How to Install a Water Hammer Arrester

Steps for Putting an Arrester on a Washing Machine

Washing machine turned on with water supply hoses connected to water hammer arresters

The Spruce / Kevin Norris

Project Overview
  • Working Time: 30 mins - 1 hr
  • Total Time: 30 mins - 1 hr
  • Skill Level: Beginner
  • Estimated Cost: $25

If you hear banging, rattling and other odd sounds coming from inside your walls or floors, and the noises seem to coincide with flushing the toilet or running the washing machine, chances are you've got water hammer. Water hammer occurs in water supply piping and is caused by the sudden stop or change in direction of water flow, such as when a washing machine or toilet stops filling from a quick closing valve. Usually, water hammer does not cause any damage to plumbing, but in extreme cases it can lead to failure in fittings or pipes.

Water hammer arresters are simple devices that install within the water line to a specific fixture or appliance. Arresters absorb the shock wave created by a sudden stoppage of the water flow. Installing a water arrester on each line supplying the offending fixture (or fixtures) usually solves the problem. However, if the problem seems to be widespread, you may want to start by testing your home's water pressure to make sure it's not too high.

Checking Your Water Pressure

Often you will hear much more hammering and knocking noises when the household water pressure is too high. Test the water pressure with a gauge that can screw onto an exterior hose bib or behind the washing machine. If the pressure is above 75 pounds per square inch (psi), you may need to have a pressure regulator installed or, if you have a regulator, it may have gone bad and should be replaced.

What You'll Need

Equipment / Tools

  • Tongue-and-groove pliers


  • Water hammer arresters


Materials and tools to install a water hammer arrester

The Spruce / Kevin Norris

  1. Identify the Cause

    Observe carefully to determine what appliance or fixture seems to be causing the banging in your pipes. The most common culprits include washing machines, dishwashers, toilets, and refrigerator ice makers or water dispensers. All of these appliances have solenoid valves that shut off the water instantly, unlike a faucet, which reduces the water flow until it is shut off completely.

    Washing machine water supply hoses being inspected

    The Spruce / Kevin Norris

  2. Determine an Action Plan

    If the washing machine water supply is the culprit, then install water hammer arresters on both the hot and cold water supply lines. The easiest type to install are simple screw-on devices that fit onto the faucet spigots where the washing machine hoses are connected. There are similar devices for other types of appliances and water supplies.

    Water hammer arrester held in front of washing machine water supply hoses

    The Spruce / Kevin Norris

  3. Turn Off the Water and Disconnect the Hoses

    Shut off the valves on the washing machine hoses tightly, then disconnect the hoses from the valves. Take care that you do not lose the washers at the end of the hoses.

    Water supply hoses disconnected from shut off valves

    The Spruce / Kevin Norris

  4. Connect the Water Hammer Arresters

    Thread a water hammer arrester onto each water supply valve, making it hand-tight. Then, snug it up a bit more with tongue-and-groove pliers, but be careful not to overtighten.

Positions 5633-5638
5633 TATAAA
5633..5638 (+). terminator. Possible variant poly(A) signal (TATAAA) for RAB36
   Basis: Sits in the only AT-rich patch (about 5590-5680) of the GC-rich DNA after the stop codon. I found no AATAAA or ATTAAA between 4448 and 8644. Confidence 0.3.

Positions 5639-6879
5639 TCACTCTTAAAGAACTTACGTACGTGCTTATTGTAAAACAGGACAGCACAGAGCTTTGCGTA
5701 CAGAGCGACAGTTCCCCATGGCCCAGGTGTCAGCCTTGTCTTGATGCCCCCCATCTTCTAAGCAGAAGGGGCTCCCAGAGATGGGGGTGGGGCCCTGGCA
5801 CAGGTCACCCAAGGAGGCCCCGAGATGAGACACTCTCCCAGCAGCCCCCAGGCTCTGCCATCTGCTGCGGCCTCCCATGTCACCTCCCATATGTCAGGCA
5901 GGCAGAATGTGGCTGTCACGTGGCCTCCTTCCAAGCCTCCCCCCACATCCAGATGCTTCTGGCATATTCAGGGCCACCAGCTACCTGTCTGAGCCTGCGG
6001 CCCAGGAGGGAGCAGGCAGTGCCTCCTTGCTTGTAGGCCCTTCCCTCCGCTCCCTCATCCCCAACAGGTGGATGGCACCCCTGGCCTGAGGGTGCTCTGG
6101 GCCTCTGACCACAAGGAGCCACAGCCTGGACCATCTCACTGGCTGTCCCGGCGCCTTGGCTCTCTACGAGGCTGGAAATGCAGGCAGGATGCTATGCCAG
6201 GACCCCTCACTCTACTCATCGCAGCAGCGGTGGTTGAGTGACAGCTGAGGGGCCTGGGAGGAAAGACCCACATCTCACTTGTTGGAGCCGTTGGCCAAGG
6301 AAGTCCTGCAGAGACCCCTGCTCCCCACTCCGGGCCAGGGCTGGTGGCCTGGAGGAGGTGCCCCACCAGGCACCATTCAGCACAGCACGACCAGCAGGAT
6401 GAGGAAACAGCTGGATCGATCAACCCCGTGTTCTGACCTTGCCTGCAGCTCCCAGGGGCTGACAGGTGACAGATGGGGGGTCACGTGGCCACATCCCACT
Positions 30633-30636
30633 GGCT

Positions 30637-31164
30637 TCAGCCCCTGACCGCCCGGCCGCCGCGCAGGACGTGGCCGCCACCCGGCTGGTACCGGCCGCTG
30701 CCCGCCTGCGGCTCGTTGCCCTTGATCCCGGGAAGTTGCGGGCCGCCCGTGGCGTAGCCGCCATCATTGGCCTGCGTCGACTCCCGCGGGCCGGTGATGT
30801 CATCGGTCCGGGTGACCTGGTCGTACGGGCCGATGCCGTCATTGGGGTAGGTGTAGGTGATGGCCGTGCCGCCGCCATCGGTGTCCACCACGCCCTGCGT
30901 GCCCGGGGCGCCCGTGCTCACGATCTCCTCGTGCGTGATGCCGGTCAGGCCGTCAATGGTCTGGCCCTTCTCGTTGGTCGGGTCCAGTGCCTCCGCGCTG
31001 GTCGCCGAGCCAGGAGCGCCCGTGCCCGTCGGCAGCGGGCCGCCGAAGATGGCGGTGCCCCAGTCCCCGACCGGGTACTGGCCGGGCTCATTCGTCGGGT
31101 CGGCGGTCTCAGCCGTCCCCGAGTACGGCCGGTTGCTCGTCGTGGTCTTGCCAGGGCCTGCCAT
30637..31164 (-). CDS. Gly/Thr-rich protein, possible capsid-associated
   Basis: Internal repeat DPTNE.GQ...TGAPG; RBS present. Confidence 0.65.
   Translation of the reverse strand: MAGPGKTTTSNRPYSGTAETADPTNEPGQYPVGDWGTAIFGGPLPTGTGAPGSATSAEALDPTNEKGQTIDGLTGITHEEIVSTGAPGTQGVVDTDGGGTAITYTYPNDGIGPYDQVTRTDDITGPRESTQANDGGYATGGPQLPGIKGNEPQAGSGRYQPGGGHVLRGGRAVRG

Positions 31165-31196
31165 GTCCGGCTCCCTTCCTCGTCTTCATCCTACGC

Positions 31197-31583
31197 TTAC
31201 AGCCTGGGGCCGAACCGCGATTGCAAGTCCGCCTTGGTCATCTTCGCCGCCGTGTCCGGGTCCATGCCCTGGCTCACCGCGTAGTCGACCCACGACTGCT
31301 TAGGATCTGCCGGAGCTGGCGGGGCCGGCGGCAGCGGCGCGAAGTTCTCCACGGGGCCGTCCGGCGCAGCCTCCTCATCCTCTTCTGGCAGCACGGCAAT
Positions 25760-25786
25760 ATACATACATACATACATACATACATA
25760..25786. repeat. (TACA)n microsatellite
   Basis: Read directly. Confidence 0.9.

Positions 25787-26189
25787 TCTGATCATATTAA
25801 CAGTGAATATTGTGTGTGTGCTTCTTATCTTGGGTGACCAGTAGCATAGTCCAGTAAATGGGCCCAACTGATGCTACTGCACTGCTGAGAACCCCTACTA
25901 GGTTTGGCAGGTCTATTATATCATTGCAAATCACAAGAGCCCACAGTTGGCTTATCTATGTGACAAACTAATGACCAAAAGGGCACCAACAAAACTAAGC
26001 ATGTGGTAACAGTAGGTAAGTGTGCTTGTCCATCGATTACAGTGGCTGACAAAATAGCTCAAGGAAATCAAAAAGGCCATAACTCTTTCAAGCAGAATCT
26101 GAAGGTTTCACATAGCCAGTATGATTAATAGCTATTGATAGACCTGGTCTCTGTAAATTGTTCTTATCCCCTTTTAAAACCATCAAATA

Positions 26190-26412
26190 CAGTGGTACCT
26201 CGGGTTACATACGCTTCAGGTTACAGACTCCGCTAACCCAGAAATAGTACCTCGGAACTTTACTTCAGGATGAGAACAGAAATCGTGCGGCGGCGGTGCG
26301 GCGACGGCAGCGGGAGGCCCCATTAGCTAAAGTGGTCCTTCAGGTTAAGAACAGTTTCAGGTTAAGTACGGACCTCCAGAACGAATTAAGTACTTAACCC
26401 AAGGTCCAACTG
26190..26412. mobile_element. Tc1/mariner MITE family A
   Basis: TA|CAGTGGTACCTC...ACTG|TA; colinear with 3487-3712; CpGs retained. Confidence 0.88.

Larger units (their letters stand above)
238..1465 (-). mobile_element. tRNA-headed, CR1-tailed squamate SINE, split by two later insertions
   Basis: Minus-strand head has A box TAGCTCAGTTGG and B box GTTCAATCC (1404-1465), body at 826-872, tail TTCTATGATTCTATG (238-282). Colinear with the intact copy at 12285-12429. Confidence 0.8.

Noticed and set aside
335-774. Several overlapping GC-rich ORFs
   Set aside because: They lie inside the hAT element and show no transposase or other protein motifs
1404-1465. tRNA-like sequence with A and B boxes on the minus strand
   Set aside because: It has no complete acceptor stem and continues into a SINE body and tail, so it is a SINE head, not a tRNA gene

Most water hammer arresters are installed on the washing machine valves, but the instructions may recommend connecting them directly to the back of the washing machine in order to protect the washer hoses. The issue with installing them here is that it can make the washing machine sit farther away from the wall. If space is too tight, then connecting the arresters to the valves may be the only option.

    Water hammer arresters threaded to water supply valves

    The Spruce / Kevin Norris

  5. Connect the Washer Hoses

    Connect the washer hoses onto the water hammer arresters, taking care to make sure that you match up the hot water hose to the hot water supply. Tighten each connection carefully with the pliers.

    Water supply tubes connected to water hammer arresters

    The Spruce / Kevin Norris

  6. Turn on the Water

    Turn the water back on and check for leaks. If any joints are leaking, tighten them just a bit more, using the pliers. The arresters will work at any angle, so position them however they best they work for your situation.

    Water supply valve handles turned on to check leaks

    The Spruce / Kevin Norris

Toilet Installation

If you find that your water hammer is originating when you flush a particular toilet, you'll want to install your arrester on the water fill line, To install one there, first turn off the water by turning the football-shaped knob all the way in the clockwise direction. Then, unscrew the line from the toilet tank, screw the water hammer arrester onto the threads at the bottom of the tank, and attach the water line to the other side of the arrester. Plumber's tape on the threads will help secure the installation.

When everything looks good, turn the water back on, check for leaks, and give the toilet a flush to make sure the hammering is eliminated.

Other Installations

Sometimes, you might find that the best place to install a water hammer arrester is somewhere that doesn't provide easy access to shut-off valves or threaded connectors. In this case, you will need to purchase and install a T-shaped fitting into which your water hammer arrester can be attached. You'll need to cut into the pipe, install the fitting, and connect the arrester to the threaded outlet on the side of the fitting. Again, using plumber's tape before screwing in the arrester will help prevent leakage.